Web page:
Submarine “Belgorod”: a massive submarine of the Russian Navy can set the stage for the “new cold war” in the oceans

The Belgorod was handed over to the Russian Navy earlier this month at the port of Severodvinsk, the country’s largest shipyard, Sevmash, said.

Experts say its design is a modified version of Russian Oscar II-class missile submarines, enlarged to accommodate the world’s first stealth nuclear-armed torpedoes and intelligence-gathering equipment.

If Belgorod can successfully add these new capabilities to the Russian navy, it could pave the way for a return to Cold War scenes under the ocean in the next decade, with U.S. and Russian submarines stalking and hunting each other in tense confrontation. off.

At over 184 meters (608 ft) long, the Belgorod is today the longest submarine in the ocean – longer than even the U.S. Navy’s Ohio-class ballistic missile submarines, which are 171 meters (569 ft) long.

Belgorod was launched in 2019 and was due to be handed over to the Russian Navy in 2020 after tests and trials, but they were delayed due to the coronavirus pandemic, according to the Russian state news agency TASS. The timing of the first deployment of the submarine is not specified.

“mega torpedo”

What distinguishes Belgorod from any of the nuclear submarines of the Russian fleet, and indeed from any nuclear submarine operated anywhere in the world, is its purpose.

Tass said the submarine will carry nuclear-capable Poseidon torpedoes under development, which are designed to be launched from hundreds of miles away and overcome coastal defenses by traveling across the seabed.

“This nuclear “megatorpedo” is unique in world history,” said an American submarine expert. H.I. Sutton wrote on his website Covert Shores. in March.

“Poseidon is a completely new category of weapon. It will change naval planning in both Russia and the West, leading to new requirements and new counter-weapons,” Sutton wrote.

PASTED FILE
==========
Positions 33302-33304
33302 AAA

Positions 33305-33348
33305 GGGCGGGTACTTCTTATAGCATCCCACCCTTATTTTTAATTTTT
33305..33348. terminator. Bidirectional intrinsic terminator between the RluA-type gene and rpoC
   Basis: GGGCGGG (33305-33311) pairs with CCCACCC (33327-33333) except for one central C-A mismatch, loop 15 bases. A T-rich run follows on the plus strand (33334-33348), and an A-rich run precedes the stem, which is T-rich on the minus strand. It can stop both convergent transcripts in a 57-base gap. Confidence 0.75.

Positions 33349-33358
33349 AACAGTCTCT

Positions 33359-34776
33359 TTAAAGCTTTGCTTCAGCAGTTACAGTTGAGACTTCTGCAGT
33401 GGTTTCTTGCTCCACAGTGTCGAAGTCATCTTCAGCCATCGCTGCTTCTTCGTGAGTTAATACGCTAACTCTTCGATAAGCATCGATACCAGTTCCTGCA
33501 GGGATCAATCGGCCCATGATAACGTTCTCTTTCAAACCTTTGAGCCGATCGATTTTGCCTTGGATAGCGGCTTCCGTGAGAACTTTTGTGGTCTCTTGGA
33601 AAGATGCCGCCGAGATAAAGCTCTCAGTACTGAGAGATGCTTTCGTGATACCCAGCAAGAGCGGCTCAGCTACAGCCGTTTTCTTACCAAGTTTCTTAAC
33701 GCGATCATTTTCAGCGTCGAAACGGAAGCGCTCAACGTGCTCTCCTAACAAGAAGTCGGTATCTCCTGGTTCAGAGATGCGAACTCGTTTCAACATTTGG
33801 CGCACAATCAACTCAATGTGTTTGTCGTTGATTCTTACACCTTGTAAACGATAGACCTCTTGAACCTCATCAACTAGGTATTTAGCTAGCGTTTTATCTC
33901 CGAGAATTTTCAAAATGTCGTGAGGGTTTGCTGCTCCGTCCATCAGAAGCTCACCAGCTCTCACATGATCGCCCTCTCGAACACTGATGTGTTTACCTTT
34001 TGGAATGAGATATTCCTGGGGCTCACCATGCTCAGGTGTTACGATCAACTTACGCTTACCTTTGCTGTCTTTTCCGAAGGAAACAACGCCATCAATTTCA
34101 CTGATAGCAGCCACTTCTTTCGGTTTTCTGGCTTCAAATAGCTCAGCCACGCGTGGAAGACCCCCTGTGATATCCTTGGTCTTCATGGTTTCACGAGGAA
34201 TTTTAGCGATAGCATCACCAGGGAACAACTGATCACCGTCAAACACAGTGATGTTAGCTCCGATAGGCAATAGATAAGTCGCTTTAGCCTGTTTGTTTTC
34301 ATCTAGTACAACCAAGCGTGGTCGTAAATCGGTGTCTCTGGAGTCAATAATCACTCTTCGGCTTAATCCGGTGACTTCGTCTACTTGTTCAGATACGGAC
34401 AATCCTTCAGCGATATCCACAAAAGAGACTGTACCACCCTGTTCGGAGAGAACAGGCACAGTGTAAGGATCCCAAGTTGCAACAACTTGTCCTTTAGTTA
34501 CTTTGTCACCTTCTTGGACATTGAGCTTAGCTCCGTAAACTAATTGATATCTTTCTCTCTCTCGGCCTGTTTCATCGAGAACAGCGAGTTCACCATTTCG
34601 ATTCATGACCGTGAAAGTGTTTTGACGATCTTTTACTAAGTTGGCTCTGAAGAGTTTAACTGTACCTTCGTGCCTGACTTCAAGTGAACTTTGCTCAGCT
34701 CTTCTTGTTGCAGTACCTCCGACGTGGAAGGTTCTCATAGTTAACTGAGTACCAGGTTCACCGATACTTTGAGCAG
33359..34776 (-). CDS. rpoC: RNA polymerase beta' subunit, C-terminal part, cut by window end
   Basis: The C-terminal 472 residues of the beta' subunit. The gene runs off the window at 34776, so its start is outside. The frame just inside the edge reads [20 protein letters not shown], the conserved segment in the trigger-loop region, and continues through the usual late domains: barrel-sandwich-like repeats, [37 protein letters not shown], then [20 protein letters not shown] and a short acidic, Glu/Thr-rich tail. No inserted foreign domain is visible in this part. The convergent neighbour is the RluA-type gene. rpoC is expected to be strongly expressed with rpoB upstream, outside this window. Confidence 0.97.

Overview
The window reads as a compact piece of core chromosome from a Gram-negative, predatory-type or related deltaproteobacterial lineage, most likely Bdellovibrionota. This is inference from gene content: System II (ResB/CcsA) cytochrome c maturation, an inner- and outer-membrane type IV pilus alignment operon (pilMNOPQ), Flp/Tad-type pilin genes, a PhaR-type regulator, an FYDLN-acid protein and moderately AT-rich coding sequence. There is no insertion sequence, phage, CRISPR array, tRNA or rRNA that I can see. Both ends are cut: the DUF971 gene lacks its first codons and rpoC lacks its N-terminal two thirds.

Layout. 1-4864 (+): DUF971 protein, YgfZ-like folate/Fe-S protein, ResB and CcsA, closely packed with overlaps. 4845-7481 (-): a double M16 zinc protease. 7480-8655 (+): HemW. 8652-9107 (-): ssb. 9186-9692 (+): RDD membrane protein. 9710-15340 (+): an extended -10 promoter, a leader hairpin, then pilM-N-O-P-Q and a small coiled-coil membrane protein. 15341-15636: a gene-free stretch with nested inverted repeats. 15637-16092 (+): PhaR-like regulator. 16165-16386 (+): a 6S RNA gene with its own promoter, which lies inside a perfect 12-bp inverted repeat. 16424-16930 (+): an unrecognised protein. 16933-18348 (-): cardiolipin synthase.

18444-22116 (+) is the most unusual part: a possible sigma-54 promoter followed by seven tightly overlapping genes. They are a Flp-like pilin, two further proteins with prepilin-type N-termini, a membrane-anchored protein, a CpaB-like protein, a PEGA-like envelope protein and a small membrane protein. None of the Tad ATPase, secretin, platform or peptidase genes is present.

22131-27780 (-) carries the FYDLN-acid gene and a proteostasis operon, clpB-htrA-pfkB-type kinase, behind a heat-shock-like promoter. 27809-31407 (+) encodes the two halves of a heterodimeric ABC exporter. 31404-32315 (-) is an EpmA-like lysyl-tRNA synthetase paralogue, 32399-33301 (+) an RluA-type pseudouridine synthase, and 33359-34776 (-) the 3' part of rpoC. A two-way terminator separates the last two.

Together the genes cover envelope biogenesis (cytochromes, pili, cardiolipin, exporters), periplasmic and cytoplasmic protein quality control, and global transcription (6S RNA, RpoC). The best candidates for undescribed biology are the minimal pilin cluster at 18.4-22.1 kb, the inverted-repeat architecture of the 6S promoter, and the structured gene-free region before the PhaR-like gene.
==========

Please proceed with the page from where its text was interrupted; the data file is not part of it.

Both US and Russian officials say the torpedoes could deliver warheads of several megatons, generating radioactive waves that would render stretches of the coast uninhabitable for decades.

In November 2020, Christopher A. Ford, then Assistant Secretary of State for International Security and Nonproliferation, stated that the Poseidons are designed to “flood U.S. coastal cities with radioactive tsunamis.”

An April report by the US Congressional Research Service (CRS) states that the Poseidons are intended as a retaliatory weapon designed to strike back at the enemy after a nuclear strike on Russia.

Belgorod will be able to carry up to eight Poseidons, according to the CRS report, although some weapons experts say its payload is likely to be six torpedoes.

Sutton wrote in 2019, Poseidon, expected to be 2 meters (6.5 ft) in diameter and over 20 meters (65 ft) long, “is the largest torpedo ever developed by any country”.

This is “thirty times more than a conventional “heavyweight” torpedo,” Sutton wrote.

Torpedo doubts

CRS reported that Russian President Vladimir Putin touted the Poseidons in a 2018 speech, stating, “They are quiet, highly maneuverable, and have virtually no vulnerabilities that an enemy could exploit.”